Shelf Life of Thread
- Cotton Thread
- Polyester Thread
How many years does thread last?
Q. I have inherited a rather significant thread stash from a friend. It's a grand selection with a wide range of cotton threads and some are even wound onto the old wooden spools that make me think of my grandmother's sewing area. I'm worried about using old thread and having trouble with it as it runs through my machine. How can I tell if the thread is still OK to use? Is there a shelf life or a recommended period of use for thread?
A. A good quality thread that is produced today will last much longer than thread which was produced 15 or 20 years ago. Even the best quality cotton thread of a generation ago did not have the advanced processing techniques available to us today and it would probably be best to not sew or quilt with old thread that exists today.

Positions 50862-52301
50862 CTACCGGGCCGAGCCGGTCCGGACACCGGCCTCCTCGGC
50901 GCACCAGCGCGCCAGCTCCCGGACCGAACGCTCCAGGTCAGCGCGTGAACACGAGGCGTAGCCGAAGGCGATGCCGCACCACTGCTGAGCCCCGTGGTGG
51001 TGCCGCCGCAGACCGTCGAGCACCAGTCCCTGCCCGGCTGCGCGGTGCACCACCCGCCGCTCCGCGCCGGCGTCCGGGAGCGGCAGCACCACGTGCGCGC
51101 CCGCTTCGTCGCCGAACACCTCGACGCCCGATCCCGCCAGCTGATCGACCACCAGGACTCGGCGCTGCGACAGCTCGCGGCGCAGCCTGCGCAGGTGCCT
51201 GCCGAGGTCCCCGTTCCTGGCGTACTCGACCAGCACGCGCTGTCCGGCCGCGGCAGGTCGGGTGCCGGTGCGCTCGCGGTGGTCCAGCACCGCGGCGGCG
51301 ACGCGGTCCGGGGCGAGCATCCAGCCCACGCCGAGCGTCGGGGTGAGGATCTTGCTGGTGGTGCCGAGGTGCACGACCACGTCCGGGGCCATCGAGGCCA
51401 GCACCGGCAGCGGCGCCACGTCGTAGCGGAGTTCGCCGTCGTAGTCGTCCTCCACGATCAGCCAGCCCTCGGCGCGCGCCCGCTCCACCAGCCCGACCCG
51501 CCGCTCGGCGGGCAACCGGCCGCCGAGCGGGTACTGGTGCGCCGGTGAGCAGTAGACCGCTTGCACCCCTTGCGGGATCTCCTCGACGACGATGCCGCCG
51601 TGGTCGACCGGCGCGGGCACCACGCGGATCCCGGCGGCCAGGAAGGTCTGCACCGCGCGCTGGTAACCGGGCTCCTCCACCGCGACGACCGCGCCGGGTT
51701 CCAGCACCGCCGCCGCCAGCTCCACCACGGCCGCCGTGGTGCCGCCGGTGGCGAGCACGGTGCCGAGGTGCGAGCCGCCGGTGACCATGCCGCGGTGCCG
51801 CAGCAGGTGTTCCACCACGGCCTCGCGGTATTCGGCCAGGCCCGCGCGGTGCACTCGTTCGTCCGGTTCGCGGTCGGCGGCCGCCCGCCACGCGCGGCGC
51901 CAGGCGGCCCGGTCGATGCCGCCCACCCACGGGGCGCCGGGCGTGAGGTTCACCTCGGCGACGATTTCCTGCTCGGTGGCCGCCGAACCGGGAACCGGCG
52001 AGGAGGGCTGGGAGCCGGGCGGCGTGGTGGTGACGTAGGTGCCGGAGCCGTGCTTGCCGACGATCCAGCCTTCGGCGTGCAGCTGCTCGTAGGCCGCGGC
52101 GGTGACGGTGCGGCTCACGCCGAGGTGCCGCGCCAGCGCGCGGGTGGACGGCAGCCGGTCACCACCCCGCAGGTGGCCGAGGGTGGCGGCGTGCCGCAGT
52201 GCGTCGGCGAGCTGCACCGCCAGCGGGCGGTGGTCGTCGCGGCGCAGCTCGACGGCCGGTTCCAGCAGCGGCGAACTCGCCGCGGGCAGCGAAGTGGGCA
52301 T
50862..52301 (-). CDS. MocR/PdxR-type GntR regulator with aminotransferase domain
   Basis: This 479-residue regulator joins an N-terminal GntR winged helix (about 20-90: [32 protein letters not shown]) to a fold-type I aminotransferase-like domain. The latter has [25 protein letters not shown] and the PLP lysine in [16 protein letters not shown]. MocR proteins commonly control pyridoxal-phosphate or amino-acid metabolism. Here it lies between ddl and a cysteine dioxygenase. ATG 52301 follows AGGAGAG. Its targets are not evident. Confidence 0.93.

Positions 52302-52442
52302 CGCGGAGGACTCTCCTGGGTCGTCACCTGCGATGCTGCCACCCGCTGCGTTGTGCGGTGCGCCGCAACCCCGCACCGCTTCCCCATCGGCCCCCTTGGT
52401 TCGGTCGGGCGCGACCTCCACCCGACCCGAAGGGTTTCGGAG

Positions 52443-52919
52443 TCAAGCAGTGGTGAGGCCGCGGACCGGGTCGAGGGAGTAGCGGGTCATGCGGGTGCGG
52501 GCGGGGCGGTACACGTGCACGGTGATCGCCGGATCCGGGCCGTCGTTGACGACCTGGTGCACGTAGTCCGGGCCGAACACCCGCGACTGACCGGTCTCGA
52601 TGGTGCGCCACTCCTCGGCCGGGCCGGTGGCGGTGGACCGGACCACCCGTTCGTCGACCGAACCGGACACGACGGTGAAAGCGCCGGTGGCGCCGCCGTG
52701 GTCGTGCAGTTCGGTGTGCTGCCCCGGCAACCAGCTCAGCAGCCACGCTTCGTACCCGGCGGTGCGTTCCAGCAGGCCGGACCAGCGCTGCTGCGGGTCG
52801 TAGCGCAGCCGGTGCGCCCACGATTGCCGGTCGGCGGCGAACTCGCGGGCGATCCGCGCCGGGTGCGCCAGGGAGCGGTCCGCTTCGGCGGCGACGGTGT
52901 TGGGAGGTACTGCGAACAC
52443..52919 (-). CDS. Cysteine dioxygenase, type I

However, a high-quality cotton thread that is manufactured today, like MasterPiece and King Tut, will probably be fine to use in 40 or 50 years from now. Why will threads that are manufactured today last longer than threads manufactured 20 years ago? The difference is due to the advancements in spinning, dyeing, and twisting technology and the evolution of genetic engineering better cotton plants. Because cotton is a natural fiber, it will degrade over time. A good test to check whether or not the cotton threads you have been given are OK to use in your machine is to hold about a one foot section between both hands and pull apart. If the thread snaps (you should feel a nice, crisp break), then it is OK to use. If the thread just separates and pulls apart easily (think of pulling a cotton ball apart), we don't recommend using it.
As for polyester thread, the color may fade over the years with exposure to sunlight, but there is no evidence that the thread deteriorates like cotton threads, so it's safe to say that synthetic fibers will last longer.
Watch our video on cotton threads.